Please use this identifier to cite or link to this item: http://hdl.handle.net/10662/1205
Title: Épica, historiografía y retórica: la "epipólesis" a diferentes naciones en la historiografía grecolatina
Authors: Carmona Centeno, David
Keywords: Alejandro Magno;Alexander the Great;Historiografía;Poesía épica;Arenga;Epipólesis;Historiography;Epic poetry;Battle speech
Issue Date: 2009
Publisher: Universidad de Extremadura. Servicio de Publicaciones
Abstract: El objetivo del presente trabajo es analizar la evolucion de la arenga dirigida a diferentes grupos o naciones segun convenga a su caracter o naturaleza. Este tipo de arenga posee una serie de caracteristicas formales, estructurales y de contenido bien definidas desde Tucidides que se iran repitiendo, con mayor o menor variedad, en todos los casos encontrados a lo largo de la tradicion historiografica grecolatina. En los prolegomenos de la batalla de Iso descrita por Trogo y Curcio, la alocucion a diferentes naciones alcanzara su maxima expresion y complejidad quedando incluida en el marco de la “epipólesis” y siendo encarnada por la figura de Alejandro Magno. Ello nos llevara a buscar su origen y primer modelo en las “epipoléseis” que se hallan en la “Ilíada”, con mencion especial a la gran “Epipólesis” de Agamenon del canto IV, y a destacar la fuerte influencia de la retorica en la confeccion de las descripciones de batalla en las que se insertan tales alocuciones.
The purpose of this study is to analyse the evolution of pre-battle speeches addressed to different groups or nations, according to the group character or nature. We will see that the pre-battle speech shows a series of characteristics of form, structure and content that were well defined since Thucydides, and that were repeated, in more or less the same manner, in all the examples found along the Greek and Roman historiographical tradition. In the preliminaries of the battle of Issus described by Trogus and Curtius, the speech addressed to different nations turns out to be an “epipólesis” and, Alexander the Great being its protagonist, it shows a great degree of complexity. We are thus led to search its origin and first model in the “epipoléseis” included in the “Iliad”, with a special mention of the important “epipólesis” of Agamemnon in Book IV. We also want to emphasize the undeniable influence of rhetoric in the composition of the battle descriptions in which such speeches were included.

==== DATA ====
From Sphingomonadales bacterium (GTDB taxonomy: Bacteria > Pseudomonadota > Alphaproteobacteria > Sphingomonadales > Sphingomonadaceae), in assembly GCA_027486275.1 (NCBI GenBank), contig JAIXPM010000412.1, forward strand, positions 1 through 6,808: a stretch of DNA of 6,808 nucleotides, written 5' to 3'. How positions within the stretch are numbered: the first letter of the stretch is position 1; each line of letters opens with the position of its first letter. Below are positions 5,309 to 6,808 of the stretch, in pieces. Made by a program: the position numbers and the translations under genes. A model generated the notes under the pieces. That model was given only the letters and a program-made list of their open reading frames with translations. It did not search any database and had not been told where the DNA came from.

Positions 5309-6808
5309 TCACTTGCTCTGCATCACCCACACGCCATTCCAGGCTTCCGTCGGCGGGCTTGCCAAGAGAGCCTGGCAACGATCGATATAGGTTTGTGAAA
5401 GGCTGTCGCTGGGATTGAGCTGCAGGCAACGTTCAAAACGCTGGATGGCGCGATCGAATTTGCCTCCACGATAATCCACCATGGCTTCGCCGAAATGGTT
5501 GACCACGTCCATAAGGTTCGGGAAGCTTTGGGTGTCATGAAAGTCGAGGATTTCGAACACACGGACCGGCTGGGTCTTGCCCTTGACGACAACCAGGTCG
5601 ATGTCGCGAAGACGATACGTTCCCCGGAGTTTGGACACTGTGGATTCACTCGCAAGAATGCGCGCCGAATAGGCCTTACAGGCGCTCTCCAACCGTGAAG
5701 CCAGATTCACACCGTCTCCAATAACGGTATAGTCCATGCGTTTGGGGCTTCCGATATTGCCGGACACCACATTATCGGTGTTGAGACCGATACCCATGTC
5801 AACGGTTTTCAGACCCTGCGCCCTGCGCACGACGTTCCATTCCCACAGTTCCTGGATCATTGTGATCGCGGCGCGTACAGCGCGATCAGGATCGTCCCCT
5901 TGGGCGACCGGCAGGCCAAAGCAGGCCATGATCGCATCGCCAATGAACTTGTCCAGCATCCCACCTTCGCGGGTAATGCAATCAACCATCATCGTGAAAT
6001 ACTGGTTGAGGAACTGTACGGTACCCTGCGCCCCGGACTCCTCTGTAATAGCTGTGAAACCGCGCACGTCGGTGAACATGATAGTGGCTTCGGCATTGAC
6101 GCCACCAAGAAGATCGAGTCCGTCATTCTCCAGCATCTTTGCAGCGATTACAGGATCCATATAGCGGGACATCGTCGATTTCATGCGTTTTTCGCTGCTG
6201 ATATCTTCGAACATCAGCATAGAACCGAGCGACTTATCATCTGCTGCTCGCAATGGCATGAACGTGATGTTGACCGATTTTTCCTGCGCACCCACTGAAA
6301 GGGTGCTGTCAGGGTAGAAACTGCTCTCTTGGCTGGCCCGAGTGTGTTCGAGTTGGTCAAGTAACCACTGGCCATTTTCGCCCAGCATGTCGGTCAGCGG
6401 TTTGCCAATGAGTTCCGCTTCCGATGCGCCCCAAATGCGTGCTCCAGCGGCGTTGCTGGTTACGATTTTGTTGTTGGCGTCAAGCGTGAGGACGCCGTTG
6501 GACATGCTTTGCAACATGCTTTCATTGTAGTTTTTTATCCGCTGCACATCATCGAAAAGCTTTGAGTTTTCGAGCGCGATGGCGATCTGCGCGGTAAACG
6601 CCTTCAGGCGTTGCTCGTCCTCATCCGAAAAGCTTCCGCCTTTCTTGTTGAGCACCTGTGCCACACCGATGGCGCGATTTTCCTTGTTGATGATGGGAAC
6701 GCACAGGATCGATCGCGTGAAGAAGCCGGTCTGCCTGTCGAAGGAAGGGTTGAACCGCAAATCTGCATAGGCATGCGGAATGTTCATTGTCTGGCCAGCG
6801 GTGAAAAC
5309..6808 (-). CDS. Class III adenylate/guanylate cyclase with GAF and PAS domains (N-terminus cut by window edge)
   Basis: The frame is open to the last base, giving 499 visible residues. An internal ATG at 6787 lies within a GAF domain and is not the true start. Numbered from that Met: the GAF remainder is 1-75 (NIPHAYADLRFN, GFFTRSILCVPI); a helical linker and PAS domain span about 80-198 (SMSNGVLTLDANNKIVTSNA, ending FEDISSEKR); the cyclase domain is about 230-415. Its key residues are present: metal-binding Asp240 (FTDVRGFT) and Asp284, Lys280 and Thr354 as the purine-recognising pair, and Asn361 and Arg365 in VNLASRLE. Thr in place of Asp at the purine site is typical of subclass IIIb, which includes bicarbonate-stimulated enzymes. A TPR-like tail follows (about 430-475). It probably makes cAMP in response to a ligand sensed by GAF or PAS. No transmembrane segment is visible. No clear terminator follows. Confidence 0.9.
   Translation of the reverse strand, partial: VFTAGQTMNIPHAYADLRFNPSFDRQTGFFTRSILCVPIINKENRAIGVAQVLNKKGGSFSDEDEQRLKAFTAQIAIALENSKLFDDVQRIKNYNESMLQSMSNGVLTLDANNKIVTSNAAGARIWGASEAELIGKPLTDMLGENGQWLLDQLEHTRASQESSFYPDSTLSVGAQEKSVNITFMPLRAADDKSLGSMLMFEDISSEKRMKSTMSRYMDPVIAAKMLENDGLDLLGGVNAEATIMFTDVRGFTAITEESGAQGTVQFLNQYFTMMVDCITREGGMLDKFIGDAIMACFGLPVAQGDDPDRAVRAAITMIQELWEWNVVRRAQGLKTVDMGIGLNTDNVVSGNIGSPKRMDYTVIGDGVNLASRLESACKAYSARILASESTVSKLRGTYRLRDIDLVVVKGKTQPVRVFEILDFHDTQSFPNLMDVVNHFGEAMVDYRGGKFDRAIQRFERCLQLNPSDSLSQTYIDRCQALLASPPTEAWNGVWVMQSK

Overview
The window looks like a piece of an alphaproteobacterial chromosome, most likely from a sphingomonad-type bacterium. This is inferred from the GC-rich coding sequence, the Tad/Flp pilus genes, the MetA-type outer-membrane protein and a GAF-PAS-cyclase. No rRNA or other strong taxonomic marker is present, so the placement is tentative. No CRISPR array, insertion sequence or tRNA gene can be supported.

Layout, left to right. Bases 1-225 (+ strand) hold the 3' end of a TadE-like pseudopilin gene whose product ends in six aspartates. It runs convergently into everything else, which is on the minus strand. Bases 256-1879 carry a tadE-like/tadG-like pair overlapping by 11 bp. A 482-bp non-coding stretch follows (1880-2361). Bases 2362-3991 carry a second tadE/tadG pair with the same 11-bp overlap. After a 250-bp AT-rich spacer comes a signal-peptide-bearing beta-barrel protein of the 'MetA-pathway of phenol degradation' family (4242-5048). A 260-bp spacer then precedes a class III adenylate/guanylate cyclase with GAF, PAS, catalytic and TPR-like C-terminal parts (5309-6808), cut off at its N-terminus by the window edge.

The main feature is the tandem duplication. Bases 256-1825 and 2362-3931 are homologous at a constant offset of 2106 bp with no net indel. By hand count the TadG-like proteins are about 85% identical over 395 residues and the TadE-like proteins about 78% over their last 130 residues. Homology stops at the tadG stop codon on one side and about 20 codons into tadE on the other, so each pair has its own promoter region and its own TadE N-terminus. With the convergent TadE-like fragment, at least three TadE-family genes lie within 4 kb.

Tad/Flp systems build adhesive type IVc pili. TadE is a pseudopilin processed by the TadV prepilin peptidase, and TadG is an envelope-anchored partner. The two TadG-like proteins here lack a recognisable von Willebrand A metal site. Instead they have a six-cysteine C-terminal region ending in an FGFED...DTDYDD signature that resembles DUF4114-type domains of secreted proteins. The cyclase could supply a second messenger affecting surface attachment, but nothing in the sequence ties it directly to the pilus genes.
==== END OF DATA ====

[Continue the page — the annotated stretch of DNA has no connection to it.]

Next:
URI: http://hdl.handle.net/10662/1205
ISSN: 1886-9440
Appears in Collections:DFIHI - Artículos
Talia Dixit. Num. 04 (2009)

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